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HHS students prepare for March 14 walkout

March 13, 2018

One month after the devastating shooting of Marjory Stoneman Douglas High School in Parkland, Fla., survivors and supporters will demonstrate how their grief has sparked into activism.

At 10:00 a.m. on March 14, students across the country will walk out of their classrooms in an act of solidarity.

The idea originated with EMPOWER, the youth branch of the Women’s March organization. They are the main voices behind this demonstration and are wanting it to not only honor the 17 lives that were lost, but also serve as a political pressure for gun reform.

The organization reported that more than 2,500 schools are planning to participate in the walkout. Among them are HHS and North Junior High. HHS Responds and other interested students are helping organize the event for the two schools.

“The administration has been very helpful,” said Ben Herstig, senior. “They are by no means sponsoring this event, since that is not allowed, but they are making it easier for us to make our voices heard.”

Every student has their own personal reasons for participating in the walk out. For some, it is to establish a demand for change.

For too long this has really just been a conversation and now it needs to become a demonstration,” said Alex Mundahl, junior. “Hopefully as long as we are doing things like this and we just do not stop, they will acquiesce.”

For others, it is a chance to take action when they believe others have not.

“I have had enough of funerals and vigils and promises and no change. It seems like our lawmakers have proven themselves to be either unwilling or unable to enact any sort of meaningful reform,” said Ian Feagler, senior. “That means that change falls to the next generation. Our generation.”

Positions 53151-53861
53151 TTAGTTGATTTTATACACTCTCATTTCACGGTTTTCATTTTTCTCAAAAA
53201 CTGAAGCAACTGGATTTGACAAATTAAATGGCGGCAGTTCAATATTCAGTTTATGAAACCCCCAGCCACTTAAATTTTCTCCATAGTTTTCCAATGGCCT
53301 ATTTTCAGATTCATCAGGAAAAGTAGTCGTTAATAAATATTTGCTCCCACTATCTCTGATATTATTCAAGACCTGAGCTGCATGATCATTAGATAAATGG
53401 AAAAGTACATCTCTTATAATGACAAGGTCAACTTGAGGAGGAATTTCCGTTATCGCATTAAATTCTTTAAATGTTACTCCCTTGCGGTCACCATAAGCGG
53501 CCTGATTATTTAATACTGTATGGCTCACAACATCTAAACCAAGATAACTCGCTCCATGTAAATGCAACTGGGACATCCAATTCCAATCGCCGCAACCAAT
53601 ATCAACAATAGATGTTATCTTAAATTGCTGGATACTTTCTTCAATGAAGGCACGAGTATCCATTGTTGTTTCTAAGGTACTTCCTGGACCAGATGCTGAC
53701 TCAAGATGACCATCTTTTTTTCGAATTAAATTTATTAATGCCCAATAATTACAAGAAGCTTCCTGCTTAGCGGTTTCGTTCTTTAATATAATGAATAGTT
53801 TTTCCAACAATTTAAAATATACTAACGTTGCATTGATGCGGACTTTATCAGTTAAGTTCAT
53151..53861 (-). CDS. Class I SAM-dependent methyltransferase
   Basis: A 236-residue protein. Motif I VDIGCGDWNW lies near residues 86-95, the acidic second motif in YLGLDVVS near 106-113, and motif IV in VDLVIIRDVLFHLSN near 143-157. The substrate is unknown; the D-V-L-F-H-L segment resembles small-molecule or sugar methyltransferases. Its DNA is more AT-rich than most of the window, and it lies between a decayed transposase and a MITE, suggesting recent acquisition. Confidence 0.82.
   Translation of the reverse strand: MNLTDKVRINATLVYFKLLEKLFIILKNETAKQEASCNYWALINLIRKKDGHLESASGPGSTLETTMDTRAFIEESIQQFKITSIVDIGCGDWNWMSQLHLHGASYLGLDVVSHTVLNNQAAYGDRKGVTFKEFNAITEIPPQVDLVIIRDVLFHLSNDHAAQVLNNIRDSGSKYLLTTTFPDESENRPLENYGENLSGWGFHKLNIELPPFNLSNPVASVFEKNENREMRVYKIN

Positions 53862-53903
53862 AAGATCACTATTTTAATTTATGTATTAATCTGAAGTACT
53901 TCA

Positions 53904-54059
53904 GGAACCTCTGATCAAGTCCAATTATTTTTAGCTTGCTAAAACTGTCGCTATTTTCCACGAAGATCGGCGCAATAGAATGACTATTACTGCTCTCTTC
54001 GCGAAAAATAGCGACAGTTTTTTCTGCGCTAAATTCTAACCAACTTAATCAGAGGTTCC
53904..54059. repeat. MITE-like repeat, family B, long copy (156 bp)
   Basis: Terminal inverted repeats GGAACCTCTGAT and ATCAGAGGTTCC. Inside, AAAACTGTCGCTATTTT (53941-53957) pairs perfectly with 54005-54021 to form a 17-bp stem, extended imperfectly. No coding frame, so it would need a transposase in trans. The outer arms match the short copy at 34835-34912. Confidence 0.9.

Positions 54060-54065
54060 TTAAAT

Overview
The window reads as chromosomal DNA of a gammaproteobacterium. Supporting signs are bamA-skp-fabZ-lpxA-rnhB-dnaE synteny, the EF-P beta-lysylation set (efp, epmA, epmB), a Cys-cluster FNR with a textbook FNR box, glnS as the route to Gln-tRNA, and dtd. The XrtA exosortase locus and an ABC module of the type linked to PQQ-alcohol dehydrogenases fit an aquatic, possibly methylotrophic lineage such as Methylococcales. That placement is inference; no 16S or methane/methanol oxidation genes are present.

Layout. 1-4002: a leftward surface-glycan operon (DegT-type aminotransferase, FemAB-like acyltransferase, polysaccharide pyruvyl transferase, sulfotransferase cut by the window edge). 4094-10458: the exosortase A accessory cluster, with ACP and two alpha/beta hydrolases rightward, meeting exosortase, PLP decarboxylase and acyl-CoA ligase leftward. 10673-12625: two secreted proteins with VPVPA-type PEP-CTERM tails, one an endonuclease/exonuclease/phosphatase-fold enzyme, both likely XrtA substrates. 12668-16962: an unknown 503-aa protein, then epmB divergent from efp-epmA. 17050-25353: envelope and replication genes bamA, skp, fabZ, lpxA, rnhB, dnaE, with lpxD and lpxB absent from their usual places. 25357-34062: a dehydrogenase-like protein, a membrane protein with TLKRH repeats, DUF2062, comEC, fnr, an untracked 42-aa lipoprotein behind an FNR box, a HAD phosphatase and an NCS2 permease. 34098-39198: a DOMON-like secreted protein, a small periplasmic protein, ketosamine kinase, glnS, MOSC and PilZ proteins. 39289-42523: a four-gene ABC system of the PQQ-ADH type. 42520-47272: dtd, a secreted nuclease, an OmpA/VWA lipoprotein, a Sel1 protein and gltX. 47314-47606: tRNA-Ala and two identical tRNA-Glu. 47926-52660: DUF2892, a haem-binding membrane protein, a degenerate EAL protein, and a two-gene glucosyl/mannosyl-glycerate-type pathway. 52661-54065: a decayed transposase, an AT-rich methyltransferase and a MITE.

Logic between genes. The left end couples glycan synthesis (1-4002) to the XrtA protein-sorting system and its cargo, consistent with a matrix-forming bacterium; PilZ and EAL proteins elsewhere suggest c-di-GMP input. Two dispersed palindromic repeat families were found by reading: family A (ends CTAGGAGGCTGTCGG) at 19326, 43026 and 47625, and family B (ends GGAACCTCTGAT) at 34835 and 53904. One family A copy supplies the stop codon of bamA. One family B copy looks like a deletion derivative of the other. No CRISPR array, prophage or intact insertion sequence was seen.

Some students are seeing this as an opportunity to represent their generation well and disprove any notion of apathy of lack of drive.

“Proving that we have opinions and that we are eloquent beings means a lot to me, said Shannon Maroney, senior. “Representing something that you stand for is something that students are capable of and this walk out is a true example of that.”

The safety of the people coming through our schools after us are the motivation for some students.

“I think it’s really important that we show others how important this issue is to us and that school shootings are not okay,” said Ashline Daniels, senior. “It’s not just for us, it is for the future generations.”

No matter the specific reason for participating, HHS students are hoping to bring about meaningful change and with it, renew a sense of safety throughout all schools.

I want the world to listen to us, especially the governments around us. I want them to not only listen, but to take action to keep our children safe. I’m fighting for my life here, with thousands of other high schoolers, and our voices have been drowned out for too long,” Herstig said.

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